Of course, if you just want to load up on sushi, fried rice and familiar Chinese favorites, well, that’s fine, too. It’s not hard to do.

THE DISH

Orange chicken ($11, lunch set)

To explain a bit, the lunch menu includes dishes that can be ordered as just a lunch or lunch set. Just a lunch ($9) gets fried or steamed rice. The set includes that as well as either an egg roll or spring roll and choice of salad or soup. Seemed worth the upgrade to me, and the egg drop soup proved me right. It wasn’t runny as it sometimes can be, but thick and hearty. And the fried strips served with it only added to the heft. The pork egg roll was spicier than expected, but no complaints there. And the orange chicken itself was great. Generally sweet and citrusy, it’s also cooked with red pepper for a little punch. Additional stir fry veggies included zucchini, peppers and — I think — squash. Two orange slices for garnish actually added a nice zest, too. At $11, it may seem a touch high for lunch, but the portion is generous enough that you might also take some home. (sw)

Godfather roll ($14)

Included on a menu insert labeled opening sushi specials, it was unclear whether this creation would be a regular addition. The server mentioned it being popular, and it’s not hard to see why. Creatively presented with pieces arranged around a martini glass (and the tail piece in the glass for effect), this roll included tempura battered lobster, asparagus and crab and was wrapped not in rice but in thinly sliced and layered cucumber. Each bite was a touch sweet, but not overly so. It’s worth just using the skewers used to hold the pieces together and just forgoing chopsticks entirely. The complete taste of the whole bite at once, with its multiple layers of flavor, is the only way to go here. And it’s darn good. (sw)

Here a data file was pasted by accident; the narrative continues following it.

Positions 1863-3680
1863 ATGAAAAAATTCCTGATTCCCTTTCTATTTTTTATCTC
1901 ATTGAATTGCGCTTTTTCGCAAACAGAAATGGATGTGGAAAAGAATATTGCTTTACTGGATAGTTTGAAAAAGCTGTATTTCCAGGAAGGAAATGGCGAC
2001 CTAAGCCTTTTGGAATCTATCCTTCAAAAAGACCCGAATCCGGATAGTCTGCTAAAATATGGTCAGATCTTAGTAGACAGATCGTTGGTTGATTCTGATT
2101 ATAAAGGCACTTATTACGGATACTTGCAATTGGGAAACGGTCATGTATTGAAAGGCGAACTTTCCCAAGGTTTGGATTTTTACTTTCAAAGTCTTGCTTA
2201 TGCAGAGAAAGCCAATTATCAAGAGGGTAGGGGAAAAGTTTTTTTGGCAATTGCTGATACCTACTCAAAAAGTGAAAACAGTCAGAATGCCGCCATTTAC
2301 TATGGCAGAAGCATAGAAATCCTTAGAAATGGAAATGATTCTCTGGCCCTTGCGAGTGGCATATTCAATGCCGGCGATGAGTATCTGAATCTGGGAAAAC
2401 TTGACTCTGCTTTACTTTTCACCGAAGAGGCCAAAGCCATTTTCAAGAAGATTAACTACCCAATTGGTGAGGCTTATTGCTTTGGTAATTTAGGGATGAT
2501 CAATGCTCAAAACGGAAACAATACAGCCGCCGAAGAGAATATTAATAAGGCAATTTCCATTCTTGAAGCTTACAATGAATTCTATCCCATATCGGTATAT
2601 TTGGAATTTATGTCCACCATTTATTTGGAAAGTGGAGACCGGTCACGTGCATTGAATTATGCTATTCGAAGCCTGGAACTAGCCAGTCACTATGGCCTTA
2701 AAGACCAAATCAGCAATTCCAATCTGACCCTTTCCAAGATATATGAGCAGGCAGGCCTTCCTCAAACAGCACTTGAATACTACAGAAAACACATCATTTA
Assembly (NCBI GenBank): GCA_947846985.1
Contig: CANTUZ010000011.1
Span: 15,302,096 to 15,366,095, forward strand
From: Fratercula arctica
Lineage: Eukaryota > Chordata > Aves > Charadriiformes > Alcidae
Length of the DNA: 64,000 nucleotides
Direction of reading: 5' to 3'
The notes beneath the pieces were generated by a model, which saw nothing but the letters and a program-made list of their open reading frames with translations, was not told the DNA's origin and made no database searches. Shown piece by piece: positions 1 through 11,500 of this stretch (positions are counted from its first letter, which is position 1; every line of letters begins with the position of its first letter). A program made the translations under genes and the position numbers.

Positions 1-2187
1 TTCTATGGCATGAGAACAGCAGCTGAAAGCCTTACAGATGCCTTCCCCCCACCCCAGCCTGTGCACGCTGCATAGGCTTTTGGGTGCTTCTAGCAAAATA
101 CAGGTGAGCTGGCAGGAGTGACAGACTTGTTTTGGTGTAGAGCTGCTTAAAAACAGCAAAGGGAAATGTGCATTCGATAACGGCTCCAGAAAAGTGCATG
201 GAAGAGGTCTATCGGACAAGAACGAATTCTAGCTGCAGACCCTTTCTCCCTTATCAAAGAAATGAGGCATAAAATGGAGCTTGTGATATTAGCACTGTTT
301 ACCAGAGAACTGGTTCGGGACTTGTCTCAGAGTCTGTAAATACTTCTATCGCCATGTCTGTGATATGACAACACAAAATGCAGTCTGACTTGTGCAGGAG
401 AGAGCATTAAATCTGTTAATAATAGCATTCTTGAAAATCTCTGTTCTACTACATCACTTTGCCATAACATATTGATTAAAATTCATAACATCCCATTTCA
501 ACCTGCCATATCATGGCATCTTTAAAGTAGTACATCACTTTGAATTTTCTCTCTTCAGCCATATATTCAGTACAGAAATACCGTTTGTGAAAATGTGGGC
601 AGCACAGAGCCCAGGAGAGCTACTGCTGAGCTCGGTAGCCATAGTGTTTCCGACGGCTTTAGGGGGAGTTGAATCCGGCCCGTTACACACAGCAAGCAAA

Pad Thai Rice Noodles ($12)

Though I’m by no means an authority on pad Thai, this offering at A.W. Lin’s seemed lighter than most. The sauce wasn’t heavy or creamy, and that was probably owing to its status as a gluten-free dish and the absence of a thickening agent like flour. The sauteed basil and red onion only added to the airy effect. The heaps and mounds of rice noodles meant a diner would fill up quickly, and this pad Thai positively reeked of basil, in a good way. It had a sweet aftertaste, and no hint of heat. Overall a simple dish, simply prepared with delicious results. (mt)

IN A NUTSHELL

With yet another restaurant in the Promenade at Chenal comes still more dining options. This time it’s A.W Lin’s Asian Cuisine, specializing in traditional Chinese food, some Thai and sushi. The broad menu includes more than a token selection of veggie, vegan and gluten-free options to entertain a variety of tastes.

Location: 17717 Chenal Parkway H-101, Little Rock

Phone: (501) 821-5398

Web: https://www.facebook.com/AwLins

Hours: Sunday-Thursday 11 a.m.-9:30 p.m., Friday-Saturday 11 a.m.-10 p.m.

Prices: $5-$25

Alcohol: Full bar